Three smoldered at the thought of one of Morningside’s guards sporting his pistol, ignorant of its legacy and worse, its power. It was all too easy to imagine one of them squeezing off a round and blowing a hole through some unfortunate citizen’s home. He was roused by Wren’s quiet crying.
“It’s alright, kiddo,” he said, thinking the boy was blaming himself. “It wasn’t your fault.” But Wren just stood there, facing the wall, sobbing.
“Hey. Wren.” Three turned Wren around to face him, and took a knee, looking into the boy’s eyes. “Wren, what is it? What’s wrong?”
Wren didn’t speak, just wept. But he held his hand out for Three to see. It was dark and sticky with blood. Three took the hand and searched it for injury, until it clicked, and he then understood. Not Wren’s blood. The guard’s.
“Oh, Wren,” he said, and instinctively he pulled Wren close to him, and held the boy tight to his chest. “It’s alright. It’s OK, Wren. You did the right thing.”
For a time, he just held Wren, and Wren stood there crying, letting himself be held. Eventually Wren’s crying ebbed into a quiet sniffling. Three let go, eased back to look at him again.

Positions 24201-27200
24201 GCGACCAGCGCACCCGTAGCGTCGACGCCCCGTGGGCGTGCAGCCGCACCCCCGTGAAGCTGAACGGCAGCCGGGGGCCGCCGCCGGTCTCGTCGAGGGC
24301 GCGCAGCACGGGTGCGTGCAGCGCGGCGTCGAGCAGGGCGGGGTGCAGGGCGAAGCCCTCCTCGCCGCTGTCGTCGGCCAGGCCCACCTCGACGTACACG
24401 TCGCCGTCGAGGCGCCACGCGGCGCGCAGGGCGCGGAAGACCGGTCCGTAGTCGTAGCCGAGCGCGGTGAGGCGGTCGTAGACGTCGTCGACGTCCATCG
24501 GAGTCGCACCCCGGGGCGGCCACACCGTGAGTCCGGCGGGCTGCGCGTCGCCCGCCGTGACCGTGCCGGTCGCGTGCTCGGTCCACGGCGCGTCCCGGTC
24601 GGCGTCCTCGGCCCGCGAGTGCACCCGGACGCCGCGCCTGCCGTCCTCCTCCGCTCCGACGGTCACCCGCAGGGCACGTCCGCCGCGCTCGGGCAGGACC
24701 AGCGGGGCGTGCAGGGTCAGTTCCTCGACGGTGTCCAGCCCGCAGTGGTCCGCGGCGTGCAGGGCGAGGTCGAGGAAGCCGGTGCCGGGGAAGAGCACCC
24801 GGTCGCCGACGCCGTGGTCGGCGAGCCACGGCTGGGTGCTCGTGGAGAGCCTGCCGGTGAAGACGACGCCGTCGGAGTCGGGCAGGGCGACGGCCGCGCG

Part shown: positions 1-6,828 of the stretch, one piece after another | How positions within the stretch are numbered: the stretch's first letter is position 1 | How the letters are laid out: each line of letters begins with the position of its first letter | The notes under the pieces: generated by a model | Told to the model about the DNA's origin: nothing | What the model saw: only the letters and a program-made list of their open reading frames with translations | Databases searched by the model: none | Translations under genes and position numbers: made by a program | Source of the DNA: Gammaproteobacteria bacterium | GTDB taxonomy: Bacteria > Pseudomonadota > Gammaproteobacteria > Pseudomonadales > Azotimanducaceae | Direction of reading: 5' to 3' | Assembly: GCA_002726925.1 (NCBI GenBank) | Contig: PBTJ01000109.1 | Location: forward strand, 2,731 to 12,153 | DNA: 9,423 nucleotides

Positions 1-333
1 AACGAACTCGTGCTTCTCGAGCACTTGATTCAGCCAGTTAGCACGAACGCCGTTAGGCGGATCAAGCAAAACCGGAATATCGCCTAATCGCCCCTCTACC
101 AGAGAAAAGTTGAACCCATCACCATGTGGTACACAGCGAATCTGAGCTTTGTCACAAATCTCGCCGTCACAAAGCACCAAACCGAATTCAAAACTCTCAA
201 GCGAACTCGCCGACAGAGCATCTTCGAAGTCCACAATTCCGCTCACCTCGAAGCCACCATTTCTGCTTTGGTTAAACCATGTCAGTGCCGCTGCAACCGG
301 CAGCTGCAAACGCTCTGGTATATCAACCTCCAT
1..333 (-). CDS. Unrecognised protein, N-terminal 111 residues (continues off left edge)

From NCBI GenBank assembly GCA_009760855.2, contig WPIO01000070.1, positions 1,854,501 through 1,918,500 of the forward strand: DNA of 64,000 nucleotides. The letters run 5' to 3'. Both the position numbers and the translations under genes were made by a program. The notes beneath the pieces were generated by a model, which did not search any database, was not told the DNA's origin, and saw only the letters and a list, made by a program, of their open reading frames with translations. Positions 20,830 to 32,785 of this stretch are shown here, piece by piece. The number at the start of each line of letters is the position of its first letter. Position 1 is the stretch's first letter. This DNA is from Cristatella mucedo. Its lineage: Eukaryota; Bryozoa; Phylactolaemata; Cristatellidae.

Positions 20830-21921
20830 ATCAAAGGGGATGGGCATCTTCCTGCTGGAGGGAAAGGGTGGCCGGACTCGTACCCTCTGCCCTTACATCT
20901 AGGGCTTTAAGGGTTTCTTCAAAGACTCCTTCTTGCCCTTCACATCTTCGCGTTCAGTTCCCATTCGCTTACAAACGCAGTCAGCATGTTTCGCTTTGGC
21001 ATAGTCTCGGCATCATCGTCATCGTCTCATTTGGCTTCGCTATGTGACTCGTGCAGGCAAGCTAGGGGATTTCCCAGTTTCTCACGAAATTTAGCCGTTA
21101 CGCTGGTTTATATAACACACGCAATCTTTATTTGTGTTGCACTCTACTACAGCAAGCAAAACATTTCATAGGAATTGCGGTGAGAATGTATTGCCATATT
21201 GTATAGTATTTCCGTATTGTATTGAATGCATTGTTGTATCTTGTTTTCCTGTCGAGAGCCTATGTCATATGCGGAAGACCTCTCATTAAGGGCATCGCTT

“Here, come over here.”
Three led Wren to across the room to another corner, and got out his canister of water. He took Wren’s hand, splashed water over it, scrubbed it with his own. Wordlessly, Three repeated the process, carefully washing Wren’s hand until there were no traces of blood remaining. Then he took both of Wren’s hands in his, dried them on his own shirt, and rubbed them vigorously to warm the tiny, chilled fingers in the cold night air.
“You OK now?”
Wren shook his head.
“Are you hurt somewhere?”
Wren shook his head again. “I’m sorry I hurt that man.”
“He was going to take you away, Wren. He would’ve taken you if you hadn’t hurt him.”
“I’m still sorry.”
“OK, buddy. It’s OK to be sorry. It was a bad situation. For everybody.” Wren nodded at that, and Three picked him up. “Tough day. Let’s get you something to eat, and then get some rest, alright?”
Three led him back to Mr Carter’s corner. Mr Carter had dozed off, and Three didn’t disturb him. He dug through his pack and pulled out some of the food Chapel had provided for them. They ate, though neither seemed to have much appetite. After they’d finished, Three pulled blankets from their packs and made a pallet for Wren to lie down on.